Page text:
Wamore Inc. used SolidWorks for designing its line of parachute delivery systems, but was frustrated by its tedious manual documentation process.
Wamore Inc. has become an expert in the manufacture of heavy-duty airdrop systems for the US military. Its products are routinely used in active combat theaters and natural disaster sites to drop payloads of up to 42,000 pounds from aircraft to ground via parachute. Such drops are a risky proposition, and Wamore has become an expert in building not only basic hardware strong enough for such drops but in creating supporting products such as Air Guidance Units (AGUs) and inertia reels to parachute release systems and soft landing airbags.
Wamore has been a Dassault Systèmes SolidWorks user for several years for design, simulation, and product data management. But providing assembly instructions for its autonomous, robotic-controlled airdrop systems presented challenges, according to CAD Specialist Mark Gerhart. “We used to struggle with creating assembly instructions,” Gerhart recalls. “Basically, we had to take photographs of a unit during assembly, and then include the photos in documents with written descriptions of how to assemble the product for use on the shop floor.”
Although this approach to producing assembly instructions worked for Wamore, it was inefficient, problematic, and far from ideal. “There were several issues that needed to be addressed,” Gerhart explains. “First, any design change to our products required a complete redo of the instructions and necessitated additional photography. We also had to wait until production reached a certain stage to shoot photos, which created delays. Lastly, the photos were not always clear or detailed enough, or our production staff didn’t understand the written descriptions, prompting a slew of questions for our designers and engineers.”
To solve these problems, the company began looking for solutions that linked the creation of assembly instructions to the actual solid model, and eventually selected Dassault’s 3DVia Composer technical communications software. Gerhart says the continuous link between the original models in SolidWorks and the technical documentation in 3DVia Composer was a big drawing card. “We may design products in the virtual world, but we never leave the real world in terms of refining our designs,” Gerhart notes. “With 3DVia Composer, I can rest assured that when I modify my SolidWorks model, that update automatically applies to all of the associated documentation as well.”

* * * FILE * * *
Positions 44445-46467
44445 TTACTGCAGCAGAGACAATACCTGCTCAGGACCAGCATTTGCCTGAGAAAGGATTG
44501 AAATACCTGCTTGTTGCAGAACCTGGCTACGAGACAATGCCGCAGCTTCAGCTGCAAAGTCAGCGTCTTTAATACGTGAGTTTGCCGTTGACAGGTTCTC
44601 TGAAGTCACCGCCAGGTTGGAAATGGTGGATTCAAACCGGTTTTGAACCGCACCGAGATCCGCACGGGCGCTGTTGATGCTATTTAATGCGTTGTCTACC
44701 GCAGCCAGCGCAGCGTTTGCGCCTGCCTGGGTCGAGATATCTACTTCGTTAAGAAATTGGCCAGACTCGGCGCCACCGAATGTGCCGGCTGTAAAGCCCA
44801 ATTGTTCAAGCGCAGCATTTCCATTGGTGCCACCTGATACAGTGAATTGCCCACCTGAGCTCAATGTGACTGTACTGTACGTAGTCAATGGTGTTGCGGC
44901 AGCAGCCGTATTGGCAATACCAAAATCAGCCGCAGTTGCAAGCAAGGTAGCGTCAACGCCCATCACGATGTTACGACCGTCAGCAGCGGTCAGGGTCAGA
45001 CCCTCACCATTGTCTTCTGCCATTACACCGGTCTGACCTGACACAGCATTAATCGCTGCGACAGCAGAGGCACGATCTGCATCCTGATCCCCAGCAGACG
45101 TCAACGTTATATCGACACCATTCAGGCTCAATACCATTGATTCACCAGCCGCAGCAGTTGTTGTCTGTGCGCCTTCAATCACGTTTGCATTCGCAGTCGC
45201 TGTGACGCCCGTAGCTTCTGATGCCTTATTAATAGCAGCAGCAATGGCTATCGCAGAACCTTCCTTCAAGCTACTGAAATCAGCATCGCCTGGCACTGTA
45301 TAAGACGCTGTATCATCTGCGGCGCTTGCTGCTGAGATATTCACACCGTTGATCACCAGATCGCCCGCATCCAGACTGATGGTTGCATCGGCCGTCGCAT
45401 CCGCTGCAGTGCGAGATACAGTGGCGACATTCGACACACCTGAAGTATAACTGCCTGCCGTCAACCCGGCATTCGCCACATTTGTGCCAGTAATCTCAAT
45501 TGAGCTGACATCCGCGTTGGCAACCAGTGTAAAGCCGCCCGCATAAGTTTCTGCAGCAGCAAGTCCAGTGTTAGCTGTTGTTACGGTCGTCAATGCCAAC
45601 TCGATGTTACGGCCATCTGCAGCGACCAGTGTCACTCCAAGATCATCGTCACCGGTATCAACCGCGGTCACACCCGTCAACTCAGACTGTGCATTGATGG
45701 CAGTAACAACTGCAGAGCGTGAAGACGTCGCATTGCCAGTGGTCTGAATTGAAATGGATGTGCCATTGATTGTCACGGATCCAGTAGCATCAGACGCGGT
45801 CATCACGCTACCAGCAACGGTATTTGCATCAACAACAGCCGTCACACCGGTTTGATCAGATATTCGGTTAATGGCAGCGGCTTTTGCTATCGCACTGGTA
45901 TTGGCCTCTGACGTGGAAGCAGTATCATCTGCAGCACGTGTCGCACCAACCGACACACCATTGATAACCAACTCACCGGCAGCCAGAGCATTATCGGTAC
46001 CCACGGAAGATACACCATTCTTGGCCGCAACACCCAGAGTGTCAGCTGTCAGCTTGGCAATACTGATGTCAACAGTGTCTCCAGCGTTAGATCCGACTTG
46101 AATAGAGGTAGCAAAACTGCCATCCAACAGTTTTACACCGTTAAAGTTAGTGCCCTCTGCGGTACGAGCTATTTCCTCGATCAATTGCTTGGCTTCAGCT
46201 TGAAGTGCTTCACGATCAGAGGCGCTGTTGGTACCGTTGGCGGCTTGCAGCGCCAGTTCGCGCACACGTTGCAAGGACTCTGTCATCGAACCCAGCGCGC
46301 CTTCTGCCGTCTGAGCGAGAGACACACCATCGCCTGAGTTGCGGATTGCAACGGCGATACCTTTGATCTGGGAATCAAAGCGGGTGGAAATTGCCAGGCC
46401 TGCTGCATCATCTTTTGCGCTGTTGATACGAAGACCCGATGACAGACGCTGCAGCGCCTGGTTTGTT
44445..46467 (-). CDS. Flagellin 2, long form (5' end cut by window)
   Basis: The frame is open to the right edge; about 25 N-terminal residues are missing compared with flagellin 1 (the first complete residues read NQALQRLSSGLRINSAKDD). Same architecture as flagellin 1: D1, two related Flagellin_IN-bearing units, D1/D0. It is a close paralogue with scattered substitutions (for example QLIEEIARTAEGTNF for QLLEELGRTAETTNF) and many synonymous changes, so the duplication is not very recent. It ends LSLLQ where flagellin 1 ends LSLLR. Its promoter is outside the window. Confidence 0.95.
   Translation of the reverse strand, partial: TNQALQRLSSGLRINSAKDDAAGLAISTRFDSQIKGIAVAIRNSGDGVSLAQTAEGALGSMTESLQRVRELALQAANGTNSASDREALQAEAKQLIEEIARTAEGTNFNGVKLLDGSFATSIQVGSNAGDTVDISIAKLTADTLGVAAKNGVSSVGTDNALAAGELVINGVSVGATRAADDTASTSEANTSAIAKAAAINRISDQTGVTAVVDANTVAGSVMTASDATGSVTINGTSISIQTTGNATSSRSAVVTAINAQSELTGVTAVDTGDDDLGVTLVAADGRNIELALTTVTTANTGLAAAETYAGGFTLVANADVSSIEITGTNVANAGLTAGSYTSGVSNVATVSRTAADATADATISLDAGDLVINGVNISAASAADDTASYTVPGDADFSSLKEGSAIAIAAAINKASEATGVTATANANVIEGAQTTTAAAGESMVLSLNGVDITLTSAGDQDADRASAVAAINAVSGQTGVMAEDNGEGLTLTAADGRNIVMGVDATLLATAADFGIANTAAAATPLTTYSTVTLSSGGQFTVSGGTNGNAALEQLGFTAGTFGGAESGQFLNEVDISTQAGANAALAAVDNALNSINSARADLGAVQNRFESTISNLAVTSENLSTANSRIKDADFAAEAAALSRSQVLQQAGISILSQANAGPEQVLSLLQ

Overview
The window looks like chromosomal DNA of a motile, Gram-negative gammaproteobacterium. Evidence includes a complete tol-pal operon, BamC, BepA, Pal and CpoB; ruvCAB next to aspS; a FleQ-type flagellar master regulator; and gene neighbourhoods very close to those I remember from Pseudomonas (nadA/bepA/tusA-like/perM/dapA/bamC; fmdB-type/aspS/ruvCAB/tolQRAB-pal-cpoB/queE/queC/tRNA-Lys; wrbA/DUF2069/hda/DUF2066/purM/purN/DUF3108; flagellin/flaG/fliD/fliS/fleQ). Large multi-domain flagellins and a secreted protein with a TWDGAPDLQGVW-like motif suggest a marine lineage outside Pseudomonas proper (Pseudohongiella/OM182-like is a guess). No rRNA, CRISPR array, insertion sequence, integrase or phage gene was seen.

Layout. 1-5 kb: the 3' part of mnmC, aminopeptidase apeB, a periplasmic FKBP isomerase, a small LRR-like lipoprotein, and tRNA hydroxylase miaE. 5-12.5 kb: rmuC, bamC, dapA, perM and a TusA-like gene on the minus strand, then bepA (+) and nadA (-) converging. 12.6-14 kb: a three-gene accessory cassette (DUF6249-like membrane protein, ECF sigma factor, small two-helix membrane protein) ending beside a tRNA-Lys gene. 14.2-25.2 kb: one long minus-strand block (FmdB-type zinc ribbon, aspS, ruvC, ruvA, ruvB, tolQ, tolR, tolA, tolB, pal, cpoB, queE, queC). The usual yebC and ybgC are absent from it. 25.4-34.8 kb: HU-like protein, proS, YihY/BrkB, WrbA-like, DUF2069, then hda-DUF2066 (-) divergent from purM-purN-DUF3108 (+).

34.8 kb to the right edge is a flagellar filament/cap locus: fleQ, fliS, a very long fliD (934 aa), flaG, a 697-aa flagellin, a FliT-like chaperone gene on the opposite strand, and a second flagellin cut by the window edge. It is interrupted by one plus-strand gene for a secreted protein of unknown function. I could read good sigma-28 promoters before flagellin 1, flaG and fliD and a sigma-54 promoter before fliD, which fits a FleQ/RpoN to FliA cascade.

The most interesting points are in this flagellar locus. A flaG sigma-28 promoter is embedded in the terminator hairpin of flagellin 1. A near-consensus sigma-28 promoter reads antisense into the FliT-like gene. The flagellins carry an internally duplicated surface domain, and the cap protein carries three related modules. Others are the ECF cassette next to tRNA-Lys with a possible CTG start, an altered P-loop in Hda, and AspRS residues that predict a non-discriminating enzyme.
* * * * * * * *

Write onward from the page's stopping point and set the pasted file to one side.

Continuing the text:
The latest model of Wamore’s 2000-pound AGU was the first project for which the company used 3DVia Composer software to produce assembly instructions. “What conservatively used to be a two-week process was done in a day and a half,” Gerhart says. “It was much easier to create work instructions for the shop floor, and I had much more flexibility in terms of not having to wait on a particular production phase.”
Because Wamore also uses SolidWorks Enterprise PDM software, handling design changes and assembly updates were all part of the same workflow. “I go into SolidWorks Enterprise PDM, update the files and links, and I’m done,” notes Gerhart.
Wamore not only saved time by using 3DVia Composer to create assembly instructions for its 2000-pound AGU, but Gerhart says it also improved the quality of the documentation, resulting in substantially fewer questions from the shop floor. “With 3DVIA Composer, the written description is almost redundant because the image is so information-rich,” Gerhart says. “Our production staff can get information on part numbers, thread lockers, torque values, and tools from the 3DVia Composer image itself, without having to read the description. This minimizes situations in which production personnel have to come in and have me open up the model because they can’t understand the instructions.”
Wamore also uses 3DVia Composer software to communicate more effectively with customers. By making product animations, videos, and technical documentation accessible via the web and handheld digital devices, Wamore helps customers access up-to-date information from remote locations and improve their operational readiness.
“We’ve used 3DVia Composer to create video clips on how to use our Talon parachute release system, which we’ve demonstrated to customers during web meetings,” Gerhart says. “We see great potential for using the software to improve the effectiveness of our customer communications and for making 3DVia Composer-authored content available via smartphones and tablets anywhere in the world.”
Before and after
A typical product assembly animation from Wamore may be viewed at: http://www.solidworks.com/pages/programs/wamore/demo.html